Your pets will get to pass through private terminals at your nearest airport, avoiding the long lines for security and baggage screenings at major commercial airports; many commercial airports also offer private terminals for charter passengers.

Once you’re on board, you can either leave your pet in their carrier, or let them explore the cabin and relax. The only additional fees incurred by using charter planes to travel with pets are cleaning fees, but this is only in the event one of them makes a mess.

What’s the cost to bring a dog on a private plane?

There is no additional charge to bring your pets on a private flight with you. However, hourly rates on pet-friendly charter planes start around $1,500 for piston and turboprop aircraft; can reach up to $5,000 an hour for light and midsize jets; and climb upwards of $10,000 for wide-cabin, long-range jets capable of flying you and your pets overseas.

Chartering a private plane can be the ideal solution if you’re planning on relocating internationally with multiple dogs and other pets, especially if we can locate an empty leg private jet that matches the routing of your flight.

Private jet travelers can expect to pay anywhere between $10,000 to $50,000 to charter an entire aircraft for cross country flights. If you want to bring Fido on a short hop from Los Angeles to San Francisco, the price can range between $5,000 to $10,000, depending on the aircraft used.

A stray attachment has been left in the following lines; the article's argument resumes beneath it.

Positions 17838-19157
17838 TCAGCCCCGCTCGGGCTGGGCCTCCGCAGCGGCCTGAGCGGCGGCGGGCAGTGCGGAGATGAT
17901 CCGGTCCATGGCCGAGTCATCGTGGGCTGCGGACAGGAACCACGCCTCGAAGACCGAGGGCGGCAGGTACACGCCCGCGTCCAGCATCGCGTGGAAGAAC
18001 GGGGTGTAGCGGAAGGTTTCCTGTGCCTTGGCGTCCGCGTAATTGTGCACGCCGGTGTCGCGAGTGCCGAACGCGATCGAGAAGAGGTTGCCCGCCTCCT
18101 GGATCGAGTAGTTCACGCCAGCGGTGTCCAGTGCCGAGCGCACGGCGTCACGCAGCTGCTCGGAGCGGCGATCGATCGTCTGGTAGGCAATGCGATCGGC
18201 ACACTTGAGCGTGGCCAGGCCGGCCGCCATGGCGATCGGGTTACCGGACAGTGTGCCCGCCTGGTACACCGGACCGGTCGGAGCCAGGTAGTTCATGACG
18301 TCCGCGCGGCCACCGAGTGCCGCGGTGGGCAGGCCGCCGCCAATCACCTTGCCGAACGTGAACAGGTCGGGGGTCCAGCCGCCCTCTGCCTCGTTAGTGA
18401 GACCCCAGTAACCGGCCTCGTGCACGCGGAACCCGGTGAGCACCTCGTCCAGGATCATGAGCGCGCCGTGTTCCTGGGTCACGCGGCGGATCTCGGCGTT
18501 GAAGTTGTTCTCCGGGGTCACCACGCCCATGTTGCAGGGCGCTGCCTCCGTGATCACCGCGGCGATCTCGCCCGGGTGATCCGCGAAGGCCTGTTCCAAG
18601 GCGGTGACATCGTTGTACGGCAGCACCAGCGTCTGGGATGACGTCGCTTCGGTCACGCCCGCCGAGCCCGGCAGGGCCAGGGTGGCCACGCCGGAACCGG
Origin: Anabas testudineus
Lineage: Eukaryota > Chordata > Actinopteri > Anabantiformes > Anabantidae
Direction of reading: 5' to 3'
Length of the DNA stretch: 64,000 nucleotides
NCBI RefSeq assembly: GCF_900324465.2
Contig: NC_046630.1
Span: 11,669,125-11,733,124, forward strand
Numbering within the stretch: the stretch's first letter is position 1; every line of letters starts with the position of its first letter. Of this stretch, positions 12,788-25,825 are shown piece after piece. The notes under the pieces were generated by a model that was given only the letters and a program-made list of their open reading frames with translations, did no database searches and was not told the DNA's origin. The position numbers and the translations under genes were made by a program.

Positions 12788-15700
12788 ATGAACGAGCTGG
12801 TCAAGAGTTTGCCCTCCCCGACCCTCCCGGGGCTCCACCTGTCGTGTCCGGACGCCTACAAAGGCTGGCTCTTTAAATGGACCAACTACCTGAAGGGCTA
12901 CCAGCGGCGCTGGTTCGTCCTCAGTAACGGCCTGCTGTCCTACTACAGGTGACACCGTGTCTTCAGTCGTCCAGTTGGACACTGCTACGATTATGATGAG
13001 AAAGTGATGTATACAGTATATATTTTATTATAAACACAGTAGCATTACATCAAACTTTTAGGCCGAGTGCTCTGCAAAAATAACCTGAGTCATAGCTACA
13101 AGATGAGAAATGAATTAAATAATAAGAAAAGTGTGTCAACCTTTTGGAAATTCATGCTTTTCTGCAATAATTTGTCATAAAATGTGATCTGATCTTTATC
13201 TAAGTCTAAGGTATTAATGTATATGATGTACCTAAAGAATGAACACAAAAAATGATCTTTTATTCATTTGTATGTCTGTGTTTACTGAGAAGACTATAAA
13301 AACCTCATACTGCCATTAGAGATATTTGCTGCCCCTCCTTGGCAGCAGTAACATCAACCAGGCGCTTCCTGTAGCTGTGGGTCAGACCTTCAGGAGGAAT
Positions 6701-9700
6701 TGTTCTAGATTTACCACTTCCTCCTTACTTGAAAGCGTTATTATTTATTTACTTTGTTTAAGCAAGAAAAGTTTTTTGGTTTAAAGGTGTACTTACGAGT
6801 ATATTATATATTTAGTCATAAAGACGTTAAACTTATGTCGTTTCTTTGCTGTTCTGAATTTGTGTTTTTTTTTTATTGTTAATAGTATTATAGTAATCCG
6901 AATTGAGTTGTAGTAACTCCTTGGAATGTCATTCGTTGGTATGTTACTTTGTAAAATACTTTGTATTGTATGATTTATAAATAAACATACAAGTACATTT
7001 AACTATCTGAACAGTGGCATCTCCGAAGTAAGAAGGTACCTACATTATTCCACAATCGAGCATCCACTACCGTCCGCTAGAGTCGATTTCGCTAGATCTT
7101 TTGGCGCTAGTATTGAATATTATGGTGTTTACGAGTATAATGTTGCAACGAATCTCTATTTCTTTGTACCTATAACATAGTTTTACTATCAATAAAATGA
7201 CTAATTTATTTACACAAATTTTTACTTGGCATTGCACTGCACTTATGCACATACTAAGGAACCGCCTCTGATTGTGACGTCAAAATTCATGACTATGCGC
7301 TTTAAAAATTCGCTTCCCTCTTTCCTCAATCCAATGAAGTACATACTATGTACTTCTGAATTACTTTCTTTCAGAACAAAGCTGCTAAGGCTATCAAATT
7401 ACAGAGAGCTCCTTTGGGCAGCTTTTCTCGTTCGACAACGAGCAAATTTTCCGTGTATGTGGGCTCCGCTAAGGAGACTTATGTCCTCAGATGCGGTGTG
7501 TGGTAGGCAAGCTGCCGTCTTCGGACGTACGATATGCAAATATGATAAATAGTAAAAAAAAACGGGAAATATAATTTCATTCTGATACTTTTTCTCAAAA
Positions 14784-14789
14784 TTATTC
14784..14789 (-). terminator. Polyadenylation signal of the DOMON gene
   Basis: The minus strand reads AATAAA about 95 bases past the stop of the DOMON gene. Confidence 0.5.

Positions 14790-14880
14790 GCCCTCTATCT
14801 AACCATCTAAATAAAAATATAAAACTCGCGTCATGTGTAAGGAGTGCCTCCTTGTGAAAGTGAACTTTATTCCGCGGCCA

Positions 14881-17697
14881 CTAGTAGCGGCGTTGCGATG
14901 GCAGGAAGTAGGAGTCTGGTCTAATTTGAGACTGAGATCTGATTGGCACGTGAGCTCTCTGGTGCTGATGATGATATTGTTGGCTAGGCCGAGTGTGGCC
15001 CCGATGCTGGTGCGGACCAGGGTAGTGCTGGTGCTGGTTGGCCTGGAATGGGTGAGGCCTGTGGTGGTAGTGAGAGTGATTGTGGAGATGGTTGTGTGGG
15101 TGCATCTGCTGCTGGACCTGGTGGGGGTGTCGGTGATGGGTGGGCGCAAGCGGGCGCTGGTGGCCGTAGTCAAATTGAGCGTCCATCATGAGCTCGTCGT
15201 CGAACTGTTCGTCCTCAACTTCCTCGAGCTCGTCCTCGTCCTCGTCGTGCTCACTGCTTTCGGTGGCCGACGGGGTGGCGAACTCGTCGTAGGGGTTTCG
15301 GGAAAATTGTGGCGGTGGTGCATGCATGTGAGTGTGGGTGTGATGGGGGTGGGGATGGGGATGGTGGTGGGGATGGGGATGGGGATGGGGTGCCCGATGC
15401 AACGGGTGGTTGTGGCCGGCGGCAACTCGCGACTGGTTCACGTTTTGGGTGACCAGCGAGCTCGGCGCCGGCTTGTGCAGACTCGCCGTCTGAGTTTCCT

For a family of four traveling with two dogs on a one-way flight from New York to Los Angeles, the cost is approximately $38,000, while the same group can fly one-way from New York to Miami for around and $16,000.

Policies for pet travel on charter planes are set by the operators and owners of the aircraft, and each owner can specify what type of pets and how many (if any) they will allow on their plane. Air Charter Advisors specialize in private jets for pets, with access to pet friendly charter planes located near you. Although the quotes for these flights are all-inclusive, should your dog scratch up the interior of the plane or make a mess mid-flight, additional cleaning fees are billed separately.

Have questions about the cost to fly private with your pets? Give us a call at +1 (888) 987-5387 for more information and receive instant pricing on pet friendly jets for your upcoming flight.